Understanding Camera Lenses For Beginners
Trying to understand the large variety of camera lenses can get confusing. Which camera lens is best? What is the difference between them? When and how should they be used?
No matter if you are a complete beginner or
an advanced photographer, the choices can become overwhelming.
How do camera lenses work?
A camera lens is a collection of optical lens
\es that is used to capture, focus, and then transfer the light to the camera sensor. Pretty nifty, huh?
We don’t actually need to understand the complex mechanics of how and why the lens works. Just a few key features should be enough to send you on the way to becoming a great photographer.
The first term you need to familiarize with is focal length. This is not the physical size of your lens but a distance from the lens when it is focused to infinity and the camera sensor.
The focal length affects the size of a field of view – the amount that the lens can see. The shorter the focal length – the wider the field of view is. At longer focal lengths the field of view is much narrower and the camera captures a smaller portion of the scene.
Camera Lens Quality
Now that we roughly understand how camera lenses work, we need to consider another important factor: quality and price of your lens.
Common problems with lenses are speed (the lowest aperture the lens can shoot at) and distortion. Mostly, these problems are more prominent with cheaper lenses. Because they are manufactured with lower quality glass, often your overall picture quality is much lower.
Really, you don’t want to spend all your money on the camera body and then come short on the lens. This is a mistake a lot of us make when starting out, and it results in much lower quality pictures. Over the years, your lenses will become the most prized possessions in your kit, while the camera bodies will be easily replaced with newer models.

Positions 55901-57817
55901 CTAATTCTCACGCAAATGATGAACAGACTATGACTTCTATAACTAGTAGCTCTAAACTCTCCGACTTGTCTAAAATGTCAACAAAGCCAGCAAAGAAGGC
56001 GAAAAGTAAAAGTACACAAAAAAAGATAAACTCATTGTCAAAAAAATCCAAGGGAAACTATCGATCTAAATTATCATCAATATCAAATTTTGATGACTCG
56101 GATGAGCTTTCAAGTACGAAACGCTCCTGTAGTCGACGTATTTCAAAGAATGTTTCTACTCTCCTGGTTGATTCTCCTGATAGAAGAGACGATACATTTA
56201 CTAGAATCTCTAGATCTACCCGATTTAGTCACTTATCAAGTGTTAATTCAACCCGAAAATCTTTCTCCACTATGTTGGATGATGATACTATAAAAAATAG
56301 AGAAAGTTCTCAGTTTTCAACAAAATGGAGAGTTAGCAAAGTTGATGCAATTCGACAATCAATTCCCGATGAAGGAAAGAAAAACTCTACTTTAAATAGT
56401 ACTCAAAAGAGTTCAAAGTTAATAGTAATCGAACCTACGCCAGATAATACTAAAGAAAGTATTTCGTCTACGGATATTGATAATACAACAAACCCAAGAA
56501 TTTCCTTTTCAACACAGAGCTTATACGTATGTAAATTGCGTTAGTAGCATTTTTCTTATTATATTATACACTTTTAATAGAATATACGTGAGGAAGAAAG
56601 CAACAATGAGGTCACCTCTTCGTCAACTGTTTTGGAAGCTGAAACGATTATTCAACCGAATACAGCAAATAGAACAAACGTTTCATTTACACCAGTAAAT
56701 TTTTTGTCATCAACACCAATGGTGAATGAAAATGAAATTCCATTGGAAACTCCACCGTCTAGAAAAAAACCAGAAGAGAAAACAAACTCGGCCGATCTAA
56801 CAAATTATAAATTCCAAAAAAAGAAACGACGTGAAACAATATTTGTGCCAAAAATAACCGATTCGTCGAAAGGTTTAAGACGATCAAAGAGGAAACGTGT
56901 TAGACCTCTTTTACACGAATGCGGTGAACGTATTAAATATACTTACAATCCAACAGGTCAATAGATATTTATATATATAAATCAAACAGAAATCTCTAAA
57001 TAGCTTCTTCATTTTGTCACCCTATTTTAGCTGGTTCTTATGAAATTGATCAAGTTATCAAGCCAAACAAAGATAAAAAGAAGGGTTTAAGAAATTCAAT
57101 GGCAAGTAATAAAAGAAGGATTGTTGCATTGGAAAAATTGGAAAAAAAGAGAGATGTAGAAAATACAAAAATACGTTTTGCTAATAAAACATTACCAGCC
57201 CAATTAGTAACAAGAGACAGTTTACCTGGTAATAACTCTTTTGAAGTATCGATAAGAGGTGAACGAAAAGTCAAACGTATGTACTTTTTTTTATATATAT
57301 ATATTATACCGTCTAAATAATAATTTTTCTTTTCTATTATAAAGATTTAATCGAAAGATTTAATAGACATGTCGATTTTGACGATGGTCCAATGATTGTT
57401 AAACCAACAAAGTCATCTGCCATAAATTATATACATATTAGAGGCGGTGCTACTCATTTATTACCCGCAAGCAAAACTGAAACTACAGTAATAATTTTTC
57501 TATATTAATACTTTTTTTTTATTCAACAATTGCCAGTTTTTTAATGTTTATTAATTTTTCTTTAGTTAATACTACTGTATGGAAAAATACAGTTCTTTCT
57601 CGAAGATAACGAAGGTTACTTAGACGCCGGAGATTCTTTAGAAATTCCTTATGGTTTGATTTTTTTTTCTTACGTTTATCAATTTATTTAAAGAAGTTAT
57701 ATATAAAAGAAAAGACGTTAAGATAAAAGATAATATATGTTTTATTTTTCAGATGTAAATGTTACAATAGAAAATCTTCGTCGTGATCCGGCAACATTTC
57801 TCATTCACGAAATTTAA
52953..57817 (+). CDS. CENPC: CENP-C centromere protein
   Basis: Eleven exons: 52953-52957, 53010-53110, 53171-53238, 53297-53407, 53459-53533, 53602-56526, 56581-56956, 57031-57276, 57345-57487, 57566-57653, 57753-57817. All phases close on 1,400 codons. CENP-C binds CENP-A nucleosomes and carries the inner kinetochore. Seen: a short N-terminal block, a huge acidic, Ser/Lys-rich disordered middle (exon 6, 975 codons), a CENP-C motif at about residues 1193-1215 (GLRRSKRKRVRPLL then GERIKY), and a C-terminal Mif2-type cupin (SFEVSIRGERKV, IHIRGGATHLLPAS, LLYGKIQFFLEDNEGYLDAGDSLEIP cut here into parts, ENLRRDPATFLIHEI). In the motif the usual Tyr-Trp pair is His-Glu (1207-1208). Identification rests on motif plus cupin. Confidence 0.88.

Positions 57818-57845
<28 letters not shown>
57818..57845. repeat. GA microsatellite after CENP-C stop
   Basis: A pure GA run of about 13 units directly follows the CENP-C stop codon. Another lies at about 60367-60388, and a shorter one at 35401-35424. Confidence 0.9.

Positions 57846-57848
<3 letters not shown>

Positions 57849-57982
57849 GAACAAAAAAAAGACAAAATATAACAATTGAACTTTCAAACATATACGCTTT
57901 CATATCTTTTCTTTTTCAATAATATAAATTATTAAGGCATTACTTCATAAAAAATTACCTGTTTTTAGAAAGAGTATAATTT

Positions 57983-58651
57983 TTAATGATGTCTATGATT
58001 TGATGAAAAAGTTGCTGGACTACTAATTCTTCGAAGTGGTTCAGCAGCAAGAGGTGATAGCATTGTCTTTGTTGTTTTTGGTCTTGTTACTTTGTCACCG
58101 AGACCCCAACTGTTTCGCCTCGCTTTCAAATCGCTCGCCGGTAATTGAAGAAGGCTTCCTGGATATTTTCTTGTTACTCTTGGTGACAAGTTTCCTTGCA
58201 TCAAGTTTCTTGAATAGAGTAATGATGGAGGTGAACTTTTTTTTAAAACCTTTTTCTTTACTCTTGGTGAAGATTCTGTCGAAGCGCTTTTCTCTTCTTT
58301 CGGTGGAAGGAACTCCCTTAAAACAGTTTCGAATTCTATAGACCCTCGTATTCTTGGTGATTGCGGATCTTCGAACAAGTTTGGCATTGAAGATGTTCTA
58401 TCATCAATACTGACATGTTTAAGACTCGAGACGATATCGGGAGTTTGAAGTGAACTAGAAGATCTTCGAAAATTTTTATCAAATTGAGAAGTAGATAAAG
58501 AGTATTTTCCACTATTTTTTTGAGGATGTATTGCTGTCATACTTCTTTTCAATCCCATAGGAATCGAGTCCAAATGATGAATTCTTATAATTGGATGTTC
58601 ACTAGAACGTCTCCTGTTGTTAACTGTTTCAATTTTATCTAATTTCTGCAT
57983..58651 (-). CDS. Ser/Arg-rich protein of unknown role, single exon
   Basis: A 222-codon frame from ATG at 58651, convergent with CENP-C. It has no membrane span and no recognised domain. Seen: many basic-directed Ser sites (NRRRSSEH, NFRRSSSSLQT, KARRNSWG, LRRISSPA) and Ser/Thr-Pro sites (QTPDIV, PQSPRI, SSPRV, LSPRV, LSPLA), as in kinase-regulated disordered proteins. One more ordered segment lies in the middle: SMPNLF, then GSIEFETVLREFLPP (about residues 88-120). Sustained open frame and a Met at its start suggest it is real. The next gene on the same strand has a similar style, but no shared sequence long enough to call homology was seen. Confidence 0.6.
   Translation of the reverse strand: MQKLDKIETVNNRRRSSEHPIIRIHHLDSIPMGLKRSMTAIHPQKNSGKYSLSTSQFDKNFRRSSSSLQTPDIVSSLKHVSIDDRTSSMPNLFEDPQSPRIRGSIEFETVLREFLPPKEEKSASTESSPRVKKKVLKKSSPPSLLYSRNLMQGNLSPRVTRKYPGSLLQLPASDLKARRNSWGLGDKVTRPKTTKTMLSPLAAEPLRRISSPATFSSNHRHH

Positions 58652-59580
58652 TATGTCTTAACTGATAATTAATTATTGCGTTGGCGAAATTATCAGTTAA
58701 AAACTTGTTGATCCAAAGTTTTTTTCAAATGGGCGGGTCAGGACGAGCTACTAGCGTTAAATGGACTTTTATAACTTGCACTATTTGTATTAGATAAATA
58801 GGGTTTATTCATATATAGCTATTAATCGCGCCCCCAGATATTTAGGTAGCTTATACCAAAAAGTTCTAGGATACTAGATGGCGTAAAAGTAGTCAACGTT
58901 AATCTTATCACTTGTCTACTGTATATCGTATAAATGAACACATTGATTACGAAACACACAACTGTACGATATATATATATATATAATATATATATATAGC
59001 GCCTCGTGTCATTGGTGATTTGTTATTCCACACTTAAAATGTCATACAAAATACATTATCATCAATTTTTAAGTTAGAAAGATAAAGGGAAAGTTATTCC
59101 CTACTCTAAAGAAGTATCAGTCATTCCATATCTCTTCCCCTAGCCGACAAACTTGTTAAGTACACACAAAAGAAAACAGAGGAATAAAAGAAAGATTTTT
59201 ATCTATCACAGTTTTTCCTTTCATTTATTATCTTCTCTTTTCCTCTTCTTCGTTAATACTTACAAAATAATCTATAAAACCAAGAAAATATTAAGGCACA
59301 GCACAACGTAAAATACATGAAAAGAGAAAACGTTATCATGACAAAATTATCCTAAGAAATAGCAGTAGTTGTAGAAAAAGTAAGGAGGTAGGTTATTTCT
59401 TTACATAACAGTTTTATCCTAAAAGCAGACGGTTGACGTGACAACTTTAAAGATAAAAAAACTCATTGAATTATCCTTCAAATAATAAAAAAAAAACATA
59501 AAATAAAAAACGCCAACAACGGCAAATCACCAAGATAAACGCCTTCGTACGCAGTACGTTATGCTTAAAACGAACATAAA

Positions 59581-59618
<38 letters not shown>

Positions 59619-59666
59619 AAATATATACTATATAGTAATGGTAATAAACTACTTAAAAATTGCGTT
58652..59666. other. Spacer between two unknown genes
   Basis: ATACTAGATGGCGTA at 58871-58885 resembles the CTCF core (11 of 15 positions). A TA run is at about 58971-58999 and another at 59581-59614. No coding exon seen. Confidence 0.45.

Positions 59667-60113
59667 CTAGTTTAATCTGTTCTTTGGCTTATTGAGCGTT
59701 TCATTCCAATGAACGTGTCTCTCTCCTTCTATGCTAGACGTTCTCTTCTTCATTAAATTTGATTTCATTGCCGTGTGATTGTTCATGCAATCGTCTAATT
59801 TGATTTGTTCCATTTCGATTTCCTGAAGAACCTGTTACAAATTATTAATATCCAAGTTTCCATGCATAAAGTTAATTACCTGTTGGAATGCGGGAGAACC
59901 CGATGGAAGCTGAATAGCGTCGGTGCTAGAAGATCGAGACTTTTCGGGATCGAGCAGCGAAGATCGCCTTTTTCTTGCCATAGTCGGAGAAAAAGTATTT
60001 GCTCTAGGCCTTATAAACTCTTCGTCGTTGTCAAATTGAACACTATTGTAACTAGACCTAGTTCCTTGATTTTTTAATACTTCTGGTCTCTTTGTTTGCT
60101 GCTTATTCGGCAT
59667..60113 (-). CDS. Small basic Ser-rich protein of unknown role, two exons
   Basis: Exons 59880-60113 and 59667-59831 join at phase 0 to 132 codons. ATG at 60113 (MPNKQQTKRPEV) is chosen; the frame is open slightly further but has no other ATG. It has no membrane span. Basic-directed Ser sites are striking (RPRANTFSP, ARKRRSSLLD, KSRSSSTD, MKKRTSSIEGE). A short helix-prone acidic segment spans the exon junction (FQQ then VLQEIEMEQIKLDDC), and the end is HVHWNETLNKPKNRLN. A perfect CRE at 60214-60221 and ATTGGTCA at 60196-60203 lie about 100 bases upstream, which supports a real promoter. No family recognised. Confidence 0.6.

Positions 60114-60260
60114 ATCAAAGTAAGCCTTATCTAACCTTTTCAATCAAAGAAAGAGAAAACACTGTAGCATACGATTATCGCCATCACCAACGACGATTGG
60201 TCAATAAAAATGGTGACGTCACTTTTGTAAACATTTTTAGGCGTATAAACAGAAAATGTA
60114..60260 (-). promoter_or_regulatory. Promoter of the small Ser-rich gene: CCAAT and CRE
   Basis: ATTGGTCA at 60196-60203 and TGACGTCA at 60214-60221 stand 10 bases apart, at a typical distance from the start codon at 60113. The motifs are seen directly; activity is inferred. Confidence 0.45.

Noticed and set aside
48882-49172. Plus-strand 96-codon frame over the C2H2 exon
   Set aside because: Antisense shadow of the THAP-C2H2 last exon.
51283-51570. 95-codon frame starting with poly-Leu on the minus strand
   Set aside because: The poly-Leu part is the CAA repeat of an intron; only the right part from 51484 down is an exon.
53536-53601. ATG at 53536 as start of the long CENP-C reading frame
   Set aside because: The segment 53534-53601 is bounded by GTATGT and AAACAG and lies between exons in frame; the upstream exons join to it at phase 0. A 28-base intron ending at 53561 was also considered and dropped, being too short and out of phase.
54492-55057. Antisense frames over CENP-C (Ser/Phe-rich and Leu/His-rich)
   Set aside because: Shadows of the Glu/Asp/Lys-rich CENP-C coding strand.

After going through a long process of finding the best DSLR camera, you are presented with a wide variety of lenses. To make this process easier and quicker, most shops now offer bundles that include Kit Lenses. These are relatively cheap all round lenses, which are mostly 18-55mm or 70-300mm.
Although the 70-300mm offers a greater zoom, I would recommend getting 18-55 for more natural looking pictures.
However, if you are thinking of taking photography more seriously, then it is worth considering investing in a more expensive lens, as Kit Lenses tend to be slower and not as high in quality.
Prime lenses are lenses with fixed focal length for example 50mm or 80mm lenses. These are favored amongst the photographers as they are tend to be built from higher quality glass. Prime lenses also tend to have lower minimal apertures which improves the speed of the lens.
Because there are no moving parts in the Prime Lens, they are sturdier and traditionally of higher quality.
The downside of Prime Lenses is that there is little to no flexibility. If shooting conditions change, so will your lens. That means any trip will include at least 2 or 3 different lenses. That is a lot of space and a fair amount of weight added to your kit.
If you do a lot of travel photography, or are often on a move, perhaps you should consider investing in a high quality Zoom Lens as this would give you more flexibility and space.